Dynamq talks RUKA music

A seasoned performer, South Sudanese, Juba born Kennedy O. Lorya AKA Dynamq has graced the music arena with numerous Jamaican artists and is a well-known reggae sound clash champion from the US, Belize to Jamaica.

Dynamq was in Australia for his Ruka tour in July 2016 at the Bridgeway hotel in Pooraka, South Australia.

A dedicated soccer player, he said he got his name because of his dynamic passes.

“I spell it a little different to give it a twist”.

SALT magazine caught up with the US-based artist after his performance to talk about his Ruka music tour and glean an insight in to what it’s all about.

“Ruka music is basically a mixture of everything that I have been involved in from Reggae, Calypso to Soca,” he said.

“I’m trying to form something that is unique to represent South Sudan …. When you say reggae the first thing that comes to mind is Jamaica; when you say hip hop its America so I want when people hear ‘Ruka’ to think of South Sudan.”

dynamq2He said Ruka is an Arabic word for jumping, but in Juba, South Sudan, it’s slang for style and fashion. “You can put on a jacket and its Ruka or you can listen to a song and say yeah it’s Ruka,” said Dynamq.

The whole Ruka movement started in 2009 when Dynamq’s song ‘Kalamat Deh’ featuring Queen Zee & Yaba Angelosi became a hit in South Sudan. “That’s when it actually came in to the scene, I was still trying to kind of test the waters and see how people received it, of course everything takes time but so far people have been embracing it”.

Music is a full time occupation for Dynamq though he has to work casual jobs on the side. “I work at FedEx to pay Uncle Sam’s taxes but that’s just a side gig, music is all I do, I also DJ and compete in reggae sound clash all over the world and represent Africa,” he said.

When asked what inspires him, Dynamq said everything around him is a source of inspiration including family and friends. “I think most of us tend to look elsewhere for things to inspire us while we have them right in front of us.

“Currently most African youth are influenced by western music and they fail to realize the authenticity of African rhythms. They see Jay Z and Beyoncé flashing and what they don’t understand is these guys look up to Africa for inspiration” he said.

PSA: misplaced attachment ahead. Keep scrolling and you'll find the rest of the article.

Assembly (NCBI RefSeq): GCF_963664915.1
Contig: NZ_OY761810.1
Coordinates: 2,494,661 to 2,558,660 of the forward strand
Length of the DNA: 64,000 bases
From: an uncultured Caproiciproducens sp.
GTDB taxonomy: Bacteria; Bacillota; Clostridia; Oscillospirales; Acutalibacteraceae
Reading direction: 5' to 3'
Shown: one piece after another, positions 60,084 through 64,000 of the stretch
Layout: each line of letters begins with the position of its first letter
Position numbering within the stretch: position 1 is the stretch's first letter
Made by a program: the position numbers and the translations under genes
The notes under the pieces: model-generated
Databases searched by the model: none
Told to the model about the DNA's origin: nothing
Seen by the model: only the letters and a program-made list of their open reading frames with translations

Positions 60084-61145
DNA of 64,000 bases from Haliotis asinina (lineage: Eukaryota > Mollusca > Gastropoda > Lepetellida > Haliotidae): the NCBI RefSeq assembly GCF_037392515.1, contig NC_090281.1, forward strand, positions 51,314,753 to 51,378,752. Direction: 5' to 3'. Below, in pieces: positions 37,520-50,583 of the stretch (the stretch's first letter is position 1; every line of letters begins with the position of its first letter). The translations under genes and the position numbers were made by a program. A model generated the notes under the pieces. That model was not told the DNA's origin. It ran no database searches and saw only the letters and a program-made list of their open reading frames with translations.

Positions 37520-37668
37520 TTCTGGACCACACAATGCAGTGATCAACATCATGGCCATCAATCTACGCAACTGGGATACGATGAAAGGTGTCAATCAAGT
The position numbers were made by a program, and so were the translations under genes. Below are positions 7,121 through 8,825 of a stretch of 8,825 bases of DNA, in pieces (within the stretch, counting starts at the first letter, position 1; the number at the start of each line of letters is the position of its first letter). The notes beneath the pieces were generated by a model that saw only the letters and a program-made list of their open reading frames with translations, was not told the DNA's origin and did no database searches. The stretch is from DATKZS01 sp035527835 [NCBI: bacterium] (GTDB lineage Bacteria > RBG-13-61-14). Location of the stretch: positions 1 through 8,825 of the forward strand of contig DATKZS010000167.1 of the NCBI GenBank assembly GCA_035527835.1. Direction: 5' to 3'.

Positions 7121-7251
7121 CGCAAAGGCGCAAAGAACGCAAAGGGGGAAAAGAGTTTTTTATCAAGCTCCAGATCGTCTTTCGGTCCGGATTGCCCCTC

In terms of politics and the current situation in South Sudan, Dynamq believes there is urgent need to fix the system for the benefit of the youth. “Whatever it’s going to take we should do it as soon as possible because we have a new generation outside of our country that will not even have the chance to be in their parent’s country.

“This is not just Sudan but Africa as a whole, I don’t really like to talk about it, it’s a sensitive issue, I just hope and pray that one day peace will reign all over”.

Of his numerous songs Dynamq said his favorite moment was his experience rehearsing his song ‘World of Sorrow’ with a children’s choir from Uganda.

‘My best moment will probably be when my song ‘Jere Jere’ went number one in South Sudan,” he added.

Dynamq’s parting message for our African Australian youth wanting to get in to the music business is don’t go in it for the fame. “I make sure I connect with people, if you really want to get in to this you have to get in to heal the world”.

SALT magazine thanks Dynamq for talking to us and we wish him all the best with the Ruka single he is currently working on with reggae greats Beenie Man, Vegas and Dario.


Sidique is the founder of Salt Magazine. He came to Australia in 2001 after fleeing a civil war in his homeland of Sierra Leone. He studied journalism at Fourah Bay College in Sierra Leone and worked as a reporter for the Statesman Newspaper. He studied a Bachelor of Arts specialising in Multimedia Studies at the University of South Australia.

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